At the 7359th meeting of the Security Council, held on 14 January 2015, in connection with the Council’s consideration of the item entitled “Post-conflict peacebuilding”, the President of the Security Council made the following statement on behalf of the Council:
“The Security Council recalls its resolutions and the statements of its President on post-conflict peacebuilding, in particular S/PRST/2009/23, S/PRST/2010/20, S/PRST/2011/2, S/PRST/2011/4 and S/PRST/2012/29, and reaffirms the critical importance of peacebuilding as the foundation for sustainable peace and development in the aftermath of conflict.
“The Security Council takes note with appreciation of the Secretary-General’s report on Peacebuilding in the aftermath of conflict (S/2014/694) and the country-specific evidence of impacts and lessons learned it contains.
“The Security Council recognizes that peacebuilding is an important element of the United Nations efforts in countries emerging from conflict; and reaffirms that sustainable peace and security requires an integrated sustained approach based on coherence among political, security and developmental approaches which are essential for effectively improving the respect for human rights, advancing gender equality, strengthening the rule of law, and advancing economic development in countries emerging from conflict, recognizing the specific needs and situation of the country concerned.
“The Security Council underlines that the primary responsibility for successful peacebuilding lies with national governments and relevant local actors, including civil society, in countries emerging from conflict.
“The Security Council emphasizes the importance of inclusivity in advancing national peacebuilding processes and objectives in order to ensure that the needs of all segments of society are taken into account.
“The Security Council reaffirms that national ownership and leadership is key to establishing sustainable peace and reaffirms also the primary responsibility of national authorities in identifying their priorities and strategies for post-conflict peacebuilding.
“The Security Council underscores that peacebuilding, in particular, institution building, the extension of State authority and the re-establishment of core public administration functions, requires sustained international and national attention, and financial and technical support in order to effectively build and sustain peace in countries emerging from conflict. The Security Council recognizes that the gaps in the provision of rapid and sustained financial support continue to hamper peacebuilding efforts. The Security Council welcomes the role played by the United Nations’ Peacebuilding Fund in filling these gaps and urges Member States to contribute to the Fund and other relevant multi-donor trust funds that support countries emerging from conflict in order to replenish them.
“The Security Council recognizes recent successes in collective peacebuilding efforts of the United Nations and the wider international community and also acknowledges the setbacks and the challenges that the United Nations system, including the Council and the wider international community, have faced in preventing or reducing the risks of relapse into conflict. The Security Council expresses its determination to continue to take into consideration the underlying causes of relapse into conflict.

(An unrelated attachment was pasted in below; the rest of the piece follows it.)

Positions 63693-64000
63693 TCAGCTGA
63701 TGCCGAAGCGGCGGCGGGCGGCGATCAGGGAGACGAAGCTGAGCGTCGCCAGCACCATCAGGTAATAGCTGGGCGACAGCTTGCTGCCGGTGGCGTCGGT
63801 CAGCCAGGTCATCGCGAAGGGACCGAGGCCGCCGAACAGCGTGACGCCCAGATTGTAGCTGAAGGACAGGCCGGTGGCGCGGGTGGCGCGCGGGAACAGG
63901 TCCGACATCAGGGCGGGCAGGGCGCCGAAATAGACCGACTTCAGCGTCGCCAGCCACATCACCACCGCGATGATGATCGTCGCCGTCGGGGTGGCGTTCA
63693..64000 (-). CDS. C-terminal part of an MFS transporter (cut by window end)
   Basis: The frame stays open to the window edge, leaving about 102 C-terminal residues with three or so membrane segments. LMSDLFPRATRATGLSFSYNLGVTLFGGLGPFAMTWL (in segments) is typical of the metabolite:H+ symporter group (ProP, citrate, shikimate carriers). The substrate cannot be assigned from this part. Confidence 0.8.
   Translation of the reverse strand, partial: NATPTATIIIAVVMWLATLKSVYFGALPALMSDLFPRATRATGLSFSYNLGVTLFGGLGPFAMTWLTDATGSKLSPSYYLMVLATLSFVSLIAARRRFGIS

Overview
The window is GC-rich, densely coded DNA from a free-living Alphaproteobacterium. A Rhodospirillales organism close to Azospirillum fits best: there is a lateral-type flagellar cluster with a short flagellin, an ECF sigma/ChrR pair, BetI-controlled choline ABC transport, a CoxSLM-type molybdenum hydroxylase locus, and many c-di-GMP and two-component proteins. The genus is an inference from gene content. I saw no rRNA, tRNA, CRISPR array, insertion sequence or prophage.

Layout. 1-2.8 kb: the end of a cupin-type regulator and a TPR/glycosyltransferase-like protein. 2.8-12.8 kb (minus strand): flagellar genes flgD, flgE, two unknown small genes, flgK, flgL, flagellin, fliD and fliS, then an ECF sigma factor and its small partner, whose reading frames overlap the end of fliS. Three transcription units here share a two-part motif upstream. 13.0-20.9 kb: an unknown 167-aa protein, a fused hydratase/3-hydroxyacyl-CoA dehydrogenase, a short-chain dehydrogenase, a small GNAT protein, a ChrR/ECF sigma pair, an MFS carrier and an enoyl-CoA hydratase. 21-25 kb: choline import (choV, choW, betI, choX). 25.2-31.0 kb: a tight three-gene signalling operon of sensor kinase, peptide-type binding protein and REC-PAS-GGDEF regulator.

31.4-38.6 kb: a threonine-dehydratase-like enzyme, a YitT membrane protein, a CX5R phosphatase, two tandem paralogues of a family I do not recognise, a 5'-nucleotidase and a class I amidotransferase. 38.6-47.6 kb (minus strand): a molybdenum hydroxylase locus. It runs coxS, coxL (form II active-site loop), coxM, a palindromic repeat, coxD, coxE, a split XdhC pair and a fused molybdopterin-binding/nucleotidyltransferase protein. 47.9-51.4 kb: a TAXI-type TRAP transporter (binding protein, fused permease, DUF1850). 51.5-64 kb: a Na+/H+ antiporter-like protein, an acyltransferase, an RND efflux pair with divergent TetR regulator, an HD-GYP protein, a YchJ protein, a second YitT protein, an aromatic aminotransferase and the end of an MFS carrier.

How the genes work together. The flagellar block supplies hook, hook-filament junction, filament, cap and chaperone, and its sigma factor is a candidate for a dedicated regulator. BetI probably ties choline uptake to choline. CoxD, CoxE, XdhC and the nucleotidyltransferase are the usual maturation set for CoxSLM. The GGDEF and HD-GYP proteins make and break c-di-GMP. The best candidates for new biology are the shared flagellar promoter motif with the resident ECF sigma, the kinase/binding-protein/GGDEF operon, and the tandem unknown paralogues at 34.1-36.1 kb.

“The Security Council looks forward to the outcome of the 2015 review of the Peacebuilding Architecture and to the consideration of its recommendations in order to improve the peacebuilding capacity of the United Nations system, inter alia, by strengthening the performance and impact of Peacebuilding Architecture with the view to realize its full potential in line with the agreed terms of reference.
“The Security Council underlines the need for the review of the Peacebuilding Architecture to be undertaken in conjunction and synergy with the upcoming Secretary General’s review of peace operations.
“The Security Council recognizes the continuing need to increase women’s participation and the consideration of gender-related issues in all discussions pertinent to the prevention and resolution of armed conflict, the maintenance of peace and security, and post-conflict peacebuilding.
“The Security Council recalls its resolution 1645 (2005) and acknowledges the important role of the Peacebuilding Commission in the Peacebuilding Architecture and stresses its willingness to strengthen its links with the Peacebuilding Commission by, inter alia, making greater use of its advisory role. The Council calls upon the Commission to make further efforts in promoting improved coherence and alignment of partner’s policies around national peacebuilding strategies and priorities, and ensure regional and international support and effective response through engagement and establishing partnerships with international financial institutions, neighbouring countries and regional and subregional organizations. The Security Council underscores the importance of the regional aspect of peacebuilding and the need for engaging and collaborating with regional actors in policy related and country-specific issues in the advice made by the Peacebuilding Commission.
“The Security Council notes that the Peacebuilding Commission’s advisory role to the Council is particularly appreciated in view of its contribution to the implementation of the Council’s mandates on the ground in countries on its agenda.
“The Security Council requests the Secretary-General to brief the Council by December 2015 and to submit a report to the Council no later than December 2016 on further United Nations peacebuilding efforts in the aftermath of conflict, including progress towards increasing the participation of women in peacebuilding, taking into consideration the views of the Peacebuilding Commission”.